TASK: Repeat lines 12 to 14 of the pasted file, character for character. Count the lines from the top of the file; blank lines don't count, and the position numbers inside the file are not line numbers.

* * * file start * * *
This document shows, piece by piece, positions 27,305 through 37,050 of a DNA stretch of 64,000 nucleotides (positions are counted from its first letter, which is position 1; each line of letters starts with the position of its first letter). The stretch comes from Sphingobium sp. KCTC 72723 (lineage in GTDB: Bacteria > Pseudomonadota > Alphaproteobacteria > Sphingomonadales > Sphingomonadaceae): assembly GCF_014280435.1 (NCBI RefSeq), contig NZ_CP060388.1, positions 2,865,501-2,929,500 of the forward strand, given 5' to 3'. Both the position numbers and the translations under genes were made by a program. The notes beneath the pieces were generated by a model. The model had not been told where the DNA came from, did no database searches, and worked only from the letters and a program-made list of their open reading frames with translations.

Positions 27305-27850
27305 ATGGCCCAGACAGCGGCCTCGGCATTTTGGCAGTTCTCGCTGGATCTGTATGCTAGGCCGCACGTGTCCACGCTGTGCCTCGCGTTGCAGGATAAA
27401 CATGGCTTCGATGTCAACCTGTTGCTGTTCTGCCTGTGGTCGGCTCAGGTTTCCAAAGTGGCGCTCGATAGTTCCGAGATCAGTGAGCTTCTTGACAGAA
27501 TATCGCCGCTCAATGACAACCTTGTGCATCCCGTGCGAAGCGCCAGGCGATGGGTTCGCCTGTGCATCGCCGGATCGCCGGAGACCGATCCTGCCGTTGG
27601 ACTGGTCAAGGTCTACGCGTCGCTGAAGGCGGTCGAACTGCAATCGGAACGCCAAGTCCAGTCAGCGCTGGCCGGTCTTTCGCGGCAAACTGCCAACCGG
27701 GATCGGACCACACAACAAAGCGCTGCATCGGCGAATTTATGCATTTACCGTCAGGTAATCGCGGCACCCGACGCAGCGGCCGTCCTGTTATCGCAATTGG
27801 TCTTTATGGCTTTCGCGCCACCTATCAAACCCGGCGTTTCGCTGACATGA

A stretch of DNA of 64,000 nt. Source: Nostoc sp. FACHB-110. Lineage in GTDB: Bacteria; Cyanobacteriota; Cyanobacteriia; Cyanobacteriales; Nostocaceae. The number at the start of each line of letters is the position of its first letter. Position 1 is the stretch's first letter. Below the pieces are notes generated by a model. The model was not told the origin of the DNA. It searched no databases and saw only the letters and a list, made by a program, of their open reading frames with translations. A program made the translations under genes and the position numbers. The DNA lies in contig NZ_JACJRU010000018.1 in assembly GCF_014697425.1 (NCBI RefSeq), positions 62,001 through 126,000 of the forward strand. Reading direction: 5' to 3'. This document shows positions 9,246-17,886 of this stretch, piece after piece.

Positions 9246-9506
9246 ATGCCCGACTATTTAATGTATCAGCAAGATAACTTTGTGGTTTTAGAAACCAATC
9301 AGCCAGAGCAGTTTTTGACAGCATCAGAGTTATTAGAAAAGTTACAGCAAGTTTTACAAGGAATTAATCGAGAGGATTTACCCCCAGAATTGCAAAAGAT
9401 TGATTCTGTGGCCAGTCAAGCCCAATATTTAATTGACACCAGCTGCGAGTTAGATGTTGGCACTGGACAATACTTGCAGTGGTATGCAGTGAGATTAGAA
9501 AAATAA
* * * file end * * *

9301 AGCCAGAGCAGTTTTTGACAGCATCAGAGTTATTAGAAAAGTTACAGCAAGTTTTACAAGGAATTAATCGAGAGGATTTACCCCCAGAATTGCAAAAGAT
9401 TGATTCTGTGGCCAGTCAAGCCCAATATTTAATTGACACCAGCTGCGAGTTAGATGTTGGCACTGGACAATACTTGCAGTGGTATGCAGTGAGATTAGAA
9501 AAATAA